‘We’re very excited to be bringing the festival back again, particularly to be able to build on last year’s festival,’ says GDIF founder and artistic director Bradley Hemmings. Sandwiched between the lockdowns and reimagined to accommodate pandemic-related restrictions, GDIF 2020 ran with a ‘hyper-local’ approach. For the first time, it delivered performances in residential neighbourhoods through an initiative titled On Your Doorstep, which is returning again this year.
GDIF remains 'associated with events that are spectacular’, and so in planning the 2021 festival, a key focus for Hemmings was on sourcing a spectacle that would be breathtaking enough to drive audience numbers, but over a sustained period of time to avoid crowds. The answer? Swiss artist Dan Acher’s airborne installation Borealis – more on which below.
Of course, the big elephant in the rehearsal room is the dreaded ping-demic. Should a member of the cast or crew for any one of the productions be asked to isolate, the whole show could be called off. Is there a contingency plan in place should the worst happen?
‘We’re hoping the intensity of this situation might have changed [by the time the festival opens],’ Hemmings admits. ‘We have the advantage of being outdoors and we’re putting a range of measures in place to make sure people feel safe.’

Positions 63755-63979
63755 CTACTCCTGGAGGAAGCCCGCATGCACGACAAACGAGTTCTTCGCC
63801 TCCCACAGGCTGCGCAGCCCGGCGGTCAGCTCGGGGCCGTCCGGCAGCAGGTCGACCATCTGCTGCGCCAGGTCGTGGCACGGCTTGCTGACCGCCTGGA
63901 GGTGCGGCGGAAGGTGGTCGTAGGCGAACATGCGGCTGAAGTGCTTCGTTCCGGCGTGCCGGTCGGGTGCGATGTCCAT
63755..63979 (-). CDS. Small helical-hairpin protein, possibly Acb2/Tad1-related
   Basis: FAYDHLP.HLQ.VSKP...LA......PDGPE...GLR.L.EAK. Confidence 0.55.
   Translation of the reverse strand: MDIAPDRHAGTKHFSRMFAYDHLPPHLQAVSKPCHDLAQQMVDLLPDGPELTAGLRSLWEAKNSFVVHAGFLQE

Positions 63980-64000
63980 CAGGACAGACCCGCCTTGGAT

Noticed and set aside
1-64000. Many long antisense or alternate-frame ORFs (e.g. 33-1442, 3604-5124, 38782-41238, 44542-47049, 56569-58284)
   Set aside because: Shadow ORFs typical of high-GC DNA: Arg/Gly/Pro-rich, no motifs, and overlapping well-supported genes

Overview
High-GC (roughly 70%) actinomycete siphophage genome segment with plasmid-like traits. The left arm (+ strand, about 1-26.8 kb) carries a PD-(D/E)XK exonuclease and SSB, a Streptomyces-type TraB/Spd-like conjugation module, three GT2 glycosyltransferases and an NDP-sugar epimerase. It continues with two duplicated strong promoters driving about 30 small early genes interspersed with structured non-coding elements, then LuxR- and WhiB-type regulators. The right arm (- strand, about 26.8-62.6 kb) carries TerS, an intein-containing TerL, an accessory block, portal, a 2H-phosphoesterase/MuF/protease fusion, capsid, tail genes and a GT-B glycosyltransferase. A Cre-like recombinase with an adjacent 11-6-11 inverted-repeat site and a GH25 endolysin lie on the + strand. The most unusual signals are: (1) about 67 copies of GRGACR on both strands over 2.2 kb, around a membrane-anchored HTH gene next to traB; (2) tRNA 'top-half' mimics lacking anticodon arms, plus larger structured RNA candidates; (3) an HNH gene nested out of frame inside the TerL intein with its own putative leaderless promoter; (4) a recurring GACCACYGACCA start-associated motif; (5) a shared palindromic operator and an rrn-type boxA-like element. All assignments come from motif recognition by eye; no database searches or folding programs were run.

While there’s no strict theme to GDIF, current affairs usually underpin a portion of the material at the festival. Last year, both the virus and Black Lives Matter were prominent issues explored in the productions. The year before, Brexit was a strong undertone.
Underlying the 2021 festival is a message of ‘healing together’, with many of the events celebrating our reconnection with the great outdoors. ‘I think the healing together idea encompsses everything we wanted to do. A lot of that is focusing on the way in which we used the outdoors,’ says Hemmings. ‘During the pandemic, many of us have used the outdoors as a place in which we’ve felt safe,’ he points out. ‘As we emerge from the pandemic, we can reflect on what’s been lost and what to look forward to.’